On Episode 18 of Burn It All Down, Julie DiCaro, Lindsay Gibbs, Brenda Elsey and Jessica Luther talk Art Briles and second chances, and Maria Sharapova’s return to the grand slam stage. Then Jessica interviews Jemele Hill, co-host of ESPN’s SportsCenter at 6pm, aka The Six. They talk about being political in public these days, the role of sports in moments like this, and Hill’s Michigan State fandom in the wake of multiple sexual abuse/violence scandals in the athletic department.
A glowing press release from the Canadian Football League’s Hamilton Tiger-Cats announced this morning that they have hired former Baylor head football coach Art Briles to be the Assistant Head Coach Offence. I know people wonder what I’m thinking in moments like this so here are my thoughts. I have always assumed Briles would coach again.
Harvey the Hurricane is barreling down on the Texas/Louisiana Gulf Coast. It will bring with it high winds, a possible significant storm surge, and heavy rains. This all suggests that some areas will face damaging floods. There’s plenty to say about this topic but I want to draw attention to one small but not insignificant impact if there is flooding in Louisiana. Whenever I hear about flooding in Louisiana now, I think of a Reveal (from CIR) podcast episode about public defenders in the state.
Muck Rack makes it simple to find people, tweets, or articles that mention any name, keyword, company, hashtag etc. We've compiled this guide to help you make the most of your search.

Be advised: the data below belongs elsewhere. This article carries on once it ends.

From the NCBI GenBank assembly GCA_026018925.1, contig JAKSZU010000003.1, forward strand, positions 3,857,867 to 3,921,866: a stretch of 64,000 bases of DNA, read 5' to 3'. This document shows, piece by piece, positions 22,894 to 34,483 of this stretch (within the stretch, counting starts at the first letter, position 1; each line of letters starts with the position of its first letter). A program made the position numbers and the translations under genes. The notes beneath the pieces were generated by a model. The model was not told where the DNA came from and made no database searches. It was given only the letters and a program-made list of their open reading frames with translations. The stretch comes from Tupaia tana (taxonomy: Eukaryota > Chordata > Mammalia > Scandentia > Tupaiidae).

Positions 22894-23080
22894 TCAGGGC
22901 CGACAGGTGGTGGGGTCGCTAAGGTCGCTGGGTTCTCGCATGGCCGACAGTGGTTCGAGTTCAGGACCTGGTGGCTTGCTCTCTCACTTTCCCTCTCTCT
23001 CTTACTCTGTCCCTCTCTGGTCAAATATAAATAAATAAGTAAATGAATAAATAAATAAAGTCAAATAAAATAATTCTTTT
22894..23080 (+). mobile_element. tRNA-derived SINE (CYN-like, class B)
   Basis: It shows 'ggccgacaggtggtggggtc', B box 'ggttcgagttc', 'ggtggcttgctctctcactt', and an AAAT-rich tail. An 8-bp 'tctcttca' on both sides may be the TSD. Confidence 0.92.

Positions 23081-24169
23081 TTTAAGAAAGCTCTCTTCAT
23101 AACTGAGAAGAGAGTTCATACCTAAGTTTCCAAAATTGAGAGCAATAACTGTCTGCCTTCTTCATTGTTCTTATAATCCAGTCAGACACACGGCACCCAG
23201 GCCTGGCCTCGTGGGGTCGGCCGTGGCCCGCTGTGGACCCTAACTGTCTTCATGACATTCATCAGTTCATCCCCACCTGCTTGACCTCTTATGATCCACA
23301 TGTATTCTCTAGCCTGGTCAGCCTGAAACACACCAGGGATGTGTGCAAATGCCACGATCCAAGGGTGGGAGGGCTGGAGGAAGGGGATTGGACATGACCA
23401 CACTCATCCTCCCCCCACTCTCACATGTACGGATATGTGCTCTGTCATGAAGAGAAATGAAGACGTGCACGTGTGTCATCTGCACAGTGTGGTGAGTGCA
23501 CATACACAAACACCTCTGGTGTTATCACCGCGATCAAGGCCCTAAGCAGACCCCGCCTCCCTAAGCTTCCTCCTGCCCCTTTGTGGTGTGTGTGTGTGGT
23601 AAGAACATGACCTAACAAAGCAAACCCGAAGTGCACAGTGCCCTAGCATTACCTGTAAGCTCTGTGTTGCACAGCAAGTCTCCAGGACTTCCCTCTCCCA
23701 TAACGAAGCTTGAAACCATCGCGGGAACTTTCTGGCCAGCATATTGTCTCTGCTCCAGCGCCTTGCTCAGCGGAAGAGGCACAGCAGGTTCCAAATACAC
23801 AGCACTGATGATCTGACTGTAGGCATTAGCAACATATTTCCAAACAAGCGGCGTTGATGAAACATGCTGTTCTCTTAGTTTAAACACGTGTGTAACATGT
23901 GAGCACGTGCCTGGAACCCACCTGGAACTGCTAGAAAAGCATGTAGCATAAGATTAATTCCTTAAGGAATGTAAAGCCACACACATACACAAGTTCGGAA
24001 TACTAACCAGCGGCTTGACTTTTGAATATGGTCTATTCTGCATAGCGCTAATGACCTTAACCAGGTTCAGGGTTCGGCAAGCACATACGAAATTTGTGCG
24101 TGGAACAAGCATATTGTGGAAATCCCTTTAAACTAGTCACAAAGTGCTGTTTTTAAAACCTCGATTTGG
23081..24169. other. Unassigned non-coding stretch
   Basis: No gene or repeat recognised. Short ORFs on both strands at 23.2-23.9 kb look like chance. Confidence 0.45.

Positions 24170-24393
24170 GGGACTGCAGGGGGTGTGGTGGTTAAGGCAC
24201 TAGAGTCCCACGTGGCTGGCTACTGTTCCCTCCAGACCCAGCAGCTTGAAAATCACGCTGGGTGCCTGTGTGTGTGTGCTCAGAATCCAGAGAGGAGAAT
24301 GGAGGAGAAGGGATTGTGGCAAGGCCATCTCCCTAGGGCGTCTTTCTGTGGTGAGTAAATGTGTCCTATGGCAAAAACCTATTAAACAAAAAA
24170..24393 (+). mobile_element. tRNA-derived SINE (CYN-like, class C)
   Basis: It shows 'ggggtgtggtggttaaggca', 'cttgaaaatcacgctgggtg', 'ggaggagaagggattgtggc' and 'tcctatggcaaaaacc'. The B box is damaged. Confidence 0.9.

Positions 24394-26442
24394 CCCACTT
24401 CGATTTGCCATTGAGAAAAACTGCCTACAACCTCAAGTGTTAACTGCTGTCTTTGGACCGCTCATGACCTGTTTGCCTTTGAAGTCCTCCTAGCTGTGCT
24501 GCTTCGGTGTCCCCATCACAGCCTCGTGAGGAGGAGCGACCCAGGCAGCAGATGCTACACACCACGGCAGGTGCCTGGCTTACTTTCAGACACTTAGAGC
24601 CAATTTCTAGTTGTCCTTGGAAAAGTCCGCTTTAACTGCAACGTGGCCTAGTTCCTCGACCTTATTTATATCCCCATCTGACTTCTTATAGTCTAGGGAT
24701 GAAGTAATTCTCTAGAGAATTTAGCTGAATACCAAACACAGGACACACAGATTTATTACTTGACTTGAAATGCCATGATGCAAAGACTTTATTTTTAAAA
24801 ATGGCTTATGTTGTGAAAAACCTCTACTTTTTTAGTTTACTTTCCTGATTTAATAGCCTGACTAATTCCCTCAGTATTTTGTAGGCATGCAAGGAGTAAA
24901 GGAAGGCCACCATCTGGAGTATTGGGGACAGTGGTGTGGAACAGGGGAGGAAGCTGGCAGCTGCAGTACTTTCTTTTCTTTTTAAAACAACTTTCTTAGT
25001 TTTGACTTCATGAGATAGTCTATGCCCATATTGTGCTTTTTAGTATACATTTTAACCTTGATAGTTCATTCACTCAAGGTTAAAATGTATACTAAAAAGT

Selecting a term
Start searching tweets, articles from media outlets, articles mentioned in tweets, journalists'
names, titles and bios with some suggested searches:
Companies or Topics (e.g. iPhone, Microsoft)
Phrases (e.g. "cloud computing") — use quotes to keep the terms together
Twitter handles (e.g. @username) — returns those who have mentioned or replied to
Names (e.g. "David Pogue")
Hashtags (e.g. #sxsw, #london2012)
Bio details (e.g. vegan, Olympics, father)
Muck Rack's Advanced Search allows for many boolean operators.
Find results that mention multiple specified terms, use AND or
+. For example, ensure each result contains both Elon Musk and Mark Zuckerberg by
searching Obama AND Romney or Obama + Romney.
Use the operators OR or , to broaden your search when you'd like either of
multiple terms to appear in results. (This is the default behavior of our search when no operators
are used.) For example, search for democrat OR republican to find results that refer to
Democrats and/or Republicans.
Use NOT or - to subtract results from your search. For
example, searching Disney will yield results about the Walt Disney Company as well as Walt Disney
World Resort. To exclude mentions of Disney World, search for Disney -World or Disney
When using one of these operators with a phrase, enclose it in quotation marks. For example, you can
find results about smartphones excluding Apple's iPhone 4S by searching smartphone -"iPhone
Exact case matching or punctuation
If you're searching for a brand name or keyword that relies on specific punctuation marks or capitalization, you can
find results that match your exact query by adding matchcase: before the keyword you're searching for, like matchcase:E*TRADE .
Use parentheses to separate multiple
boolean phrases. For example, to find journalists talking about having fun in Disney World or
Disneyland, search for ("disney world" OR disneyland) AND fun.
An asterisk can be used to search for any variation of a root word truncated by the asterisk. For example, searching for admin* will return results for administrator, administration, administer, administered, etc.
A near operator is an AND operator where you can control the distance between the words. You can vary the distance the near operation uses by adding a forward slash and number (between 0-99) such as strawberries NEAR/10 "whipped cream", which means the strawberries must exist within 10 words of "whipped cream".